J. STAMBERG: Come on, Viv.
S. STAMBERG: She moseyed into the kitchen. We were gathering equipment.
We got to get out the meat grinder.
VIVIAN: This one?
J. STAMBERG: Anything that you see down there from 1910 or earlier, we need. That's it. Perfect.
S. STAMBERG: Continuing a tradition her dad created at her age, Viv opens the back door and makes an announcement to the backyard.
VIVIAN: (Yelling) We're making the cranberries.
S. STAMBERG: The ingredients are laid out. Raw cranberries - you wash them first - a small onion. Put them into the funnel on top of the meat grinder. I have never owned a food processor. Grind the onion and the berries together by cranking the big handle.
(SOUNDBITE OF MEAT GRINDER CRANKING)
S. STAMBERG: It's not working. Instead of a chunky onion and berry pulp, all that comes out is bright red juice - cranberry and onion juice. Vivian insists on tasting it.
VIVIAN: I like it.
S. STAMBERG: Usually, she likes ice cream. We struggle with the grinder. It's not grinding. Blade must be wrong.
VIVIAN: (Yelling) We had a problem with the cranberries.
S. STAMBERG: Blade flipped, the grind begins.
Some more cranberries.
J. STAMBERG: OK. That's good.
S. STAMBERG: Ow, wait - my thumb (laughter). You cut my pinky.
It's going beautifully.
So we just have a few berries that didn't...
(SOUNDBITE OF METAL CLANGING)
S. STAMBERG: The finally ground-up stuff goes into a bowl, then goes everything else. A half a cup of sugar...
VIVIAN: Sour cream.
S. STAMBERG: Three quarters of a cup. Oh, now, it's all turning pink. And the last extremely controversial ingredient...
J. STAMBERG: Wow. That looks really old, that horseradish. How old is that?
S. STAMBERG: Two tablespoons of horseradish.
Oh, about 12 years.
J. STAMBERG: Perfect.
S. STAMBERG: I mean, how much call is there for horseradish in the course of a year? You stir it all together.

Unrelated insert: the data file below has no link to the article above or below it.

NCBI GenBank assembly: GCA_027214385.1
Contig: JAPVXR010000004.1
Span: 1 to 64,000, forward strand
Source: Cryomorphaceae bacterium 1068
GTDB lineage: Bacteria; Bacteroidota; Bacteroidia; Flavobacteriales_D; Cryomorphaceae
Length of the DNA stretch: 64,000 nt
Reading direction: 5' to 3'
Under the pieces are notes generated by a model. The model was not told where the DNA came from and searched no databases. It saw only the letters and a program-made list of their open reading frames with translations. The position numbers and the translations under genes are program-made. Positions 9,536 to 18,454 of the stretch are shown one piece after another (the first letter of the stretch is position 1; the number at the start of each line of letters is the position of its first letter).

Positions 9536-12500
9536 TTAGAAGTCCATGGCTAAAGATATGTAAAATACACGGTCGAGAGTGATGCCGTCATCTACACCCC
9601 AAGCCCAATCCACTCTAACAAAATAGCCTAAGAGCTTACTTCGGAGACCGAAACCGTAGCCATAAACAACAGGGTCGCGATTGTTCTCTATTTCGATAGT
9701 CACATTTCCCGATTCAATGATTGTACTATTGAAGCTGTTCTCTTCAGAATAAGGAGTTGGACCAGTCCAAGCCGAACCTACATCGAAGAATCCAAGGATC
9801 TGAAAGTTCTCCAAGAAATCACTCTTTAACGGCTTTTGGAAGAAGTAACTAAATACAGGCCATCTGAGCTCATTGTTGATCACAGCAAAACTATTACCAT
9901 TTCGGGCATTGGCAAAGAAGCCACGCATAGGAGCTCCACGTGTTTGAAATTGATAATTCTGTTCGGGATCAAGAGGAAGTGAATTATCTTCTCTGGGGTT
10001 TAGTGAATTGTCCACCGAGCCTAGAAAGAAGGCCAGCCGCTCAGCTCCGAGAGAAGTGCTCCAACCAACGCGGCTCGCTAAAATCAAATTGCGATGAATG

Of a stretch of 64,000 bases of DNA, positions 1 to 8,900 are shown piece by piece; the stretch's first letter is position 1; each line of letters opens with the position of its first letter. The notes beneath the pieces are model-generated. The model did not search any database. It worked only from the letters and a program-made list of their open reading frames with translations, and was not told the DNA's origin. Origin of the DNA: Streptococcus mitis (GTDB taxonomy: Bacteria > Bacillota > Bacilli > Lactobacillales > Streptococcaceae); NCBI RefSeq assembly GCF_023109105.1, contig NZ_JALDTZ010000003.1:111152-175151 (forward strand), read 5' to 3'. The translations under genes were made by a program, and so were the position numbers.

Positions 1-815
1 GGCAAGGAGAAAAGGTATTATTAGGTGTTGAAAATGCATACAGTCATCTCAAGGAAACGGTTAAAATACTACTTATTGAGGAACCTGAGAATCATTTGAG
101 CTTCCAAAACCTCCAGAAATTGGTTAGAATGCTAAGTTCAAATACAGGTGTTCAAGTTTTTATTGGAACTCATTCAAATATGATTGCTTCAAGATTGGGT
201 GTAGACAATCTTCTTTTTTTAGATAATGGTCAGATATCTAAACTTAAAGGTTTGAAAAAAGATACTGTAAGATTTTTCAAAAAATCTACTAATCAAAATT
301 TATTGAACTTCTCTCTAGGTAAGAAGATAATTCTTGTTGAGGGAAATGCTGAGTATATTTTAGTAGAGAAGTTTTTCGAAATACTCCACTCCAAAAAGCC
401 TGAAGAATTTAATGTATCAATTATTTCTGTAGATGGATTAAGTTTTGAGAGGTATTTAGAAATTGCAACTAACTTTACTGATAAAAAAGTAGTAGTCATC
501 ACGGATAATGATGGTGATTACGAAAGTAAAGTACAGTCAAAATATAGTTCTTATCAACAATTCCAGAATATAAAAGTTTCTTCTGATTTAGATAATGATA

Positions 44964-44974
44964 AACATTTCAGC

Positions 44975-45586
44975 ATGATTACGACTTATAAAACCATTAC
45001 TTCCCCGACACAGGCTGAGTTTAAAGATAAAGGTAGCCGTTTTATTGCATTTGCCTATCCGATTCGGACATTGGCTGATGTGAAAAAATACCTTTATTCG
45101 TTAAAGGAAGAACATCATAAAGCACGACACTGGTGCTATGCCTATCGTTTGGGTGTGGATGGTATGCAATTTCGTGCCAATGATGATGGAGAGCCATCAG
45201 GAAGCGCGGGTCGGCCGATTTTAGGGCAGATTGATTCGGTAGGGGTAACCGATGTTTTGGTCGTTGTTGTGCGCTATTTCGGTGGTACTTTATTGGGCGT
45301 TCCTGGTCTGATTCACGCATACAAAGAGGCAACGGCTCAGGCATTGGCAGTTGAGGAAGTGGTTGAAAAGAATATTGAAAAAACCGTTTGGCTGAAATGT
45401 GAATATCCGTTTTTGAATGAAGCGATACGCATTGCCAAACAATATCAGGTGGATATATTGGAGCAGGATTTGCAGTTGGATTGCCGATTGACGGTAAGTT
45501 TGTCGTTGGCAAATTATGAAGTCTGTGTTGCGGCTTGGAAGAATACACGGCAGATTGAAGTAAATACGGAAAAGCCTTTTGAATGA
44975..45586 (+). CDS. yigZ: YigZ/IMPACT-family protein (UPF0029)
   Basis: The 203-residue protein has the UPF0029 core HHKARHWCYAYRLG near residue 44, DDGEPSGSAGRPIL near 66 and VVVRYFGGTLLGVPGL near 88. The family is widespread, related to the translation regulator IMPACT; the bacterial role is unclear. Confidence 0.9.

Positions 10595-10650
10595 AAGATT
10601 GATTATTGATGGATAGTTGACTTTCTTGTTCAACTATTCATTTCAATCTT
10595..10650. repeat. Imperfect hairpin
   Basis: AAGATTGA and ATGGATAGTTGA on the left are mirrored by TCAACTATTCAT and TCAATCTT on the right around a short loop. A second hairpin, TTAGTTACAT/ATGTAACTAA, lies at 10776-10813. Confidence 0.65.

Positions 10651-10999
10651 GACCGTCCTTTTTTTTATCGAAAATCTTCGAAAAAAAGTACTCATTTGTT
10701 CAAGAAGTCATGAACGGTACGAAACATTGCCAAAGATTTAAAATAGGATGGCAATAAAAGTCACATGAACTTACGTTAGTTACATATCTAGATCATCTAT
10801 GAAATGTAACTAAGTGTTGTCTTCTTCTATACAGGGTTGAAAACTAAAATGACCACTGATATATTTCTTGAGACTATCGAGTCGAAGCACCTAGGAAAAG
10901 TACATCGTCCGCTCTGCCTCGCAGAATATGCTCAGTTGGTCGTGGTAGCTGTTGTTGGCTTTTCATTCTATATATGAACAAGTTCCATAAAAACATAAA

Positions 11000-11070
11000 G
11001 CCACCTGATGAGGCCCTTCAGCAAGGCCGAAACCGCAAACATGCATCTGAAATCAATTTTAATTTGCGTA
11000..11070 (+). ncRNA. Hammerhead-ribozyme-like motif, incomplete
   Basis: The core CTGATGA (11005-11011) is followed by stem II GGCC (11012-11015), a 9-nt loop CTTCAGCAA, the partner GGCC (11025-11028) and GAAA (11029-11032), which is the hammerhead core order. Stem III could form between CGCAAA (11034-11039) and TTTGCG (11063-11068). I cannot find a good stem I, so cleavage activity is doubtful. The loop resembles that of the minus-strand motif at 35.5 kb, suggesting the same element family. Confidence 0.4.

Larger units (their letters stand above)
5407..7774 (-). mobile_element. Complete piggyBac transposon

VIVIAN: I'm kind of scared to taste it.
J. STAMBERG: Here we go. Ready, Viv?
S. STAMBERG: (Laughter) Many people feel that way, Viv.
Josh tries it.
J. STAMBERG: So close.
S. STAMBERG: But he thinks it's too sweet. We put in more horseradish.
J. STAMBERG: Still too sweet.
S. STAMBERG: Oh, it is so sweet.
More and more.
Needs more. You'll do it? More horseradish.
And more. Pretty much, the whole jar is in by now. The color's right - nice consistency, chunks of berries and onions. But it's not tangy. No bite. Someone - me - leaves, buys a new jar of horseradish, mixes in a fresh tablespoon or two. Voila. Just right. Josh and I are relieved, but it's not unanimous.
VIVIAN: I am never tasting that again.
S. STAMBERG: She helps, though - puts it in a container to freeze it. On Thanksgiving morning, I'll move it from the freezer to the refrigerator to thaw.
VIVIAN: (Playing piano).
S. STAMBERG: Culinary tasks completed, Miss Vivian Stamberg tries a different art form.
VIVIAN: (Playing piano).
S. STAMBERG: And thus, the grinder has been passed to a new generation. Next year, her little sister Lena may get into the act.
Meantime, happy Thanksgiving, everybody.
I'm Susan Stamberg, NPR News. Transcript provided by NPR, Copyright NPR.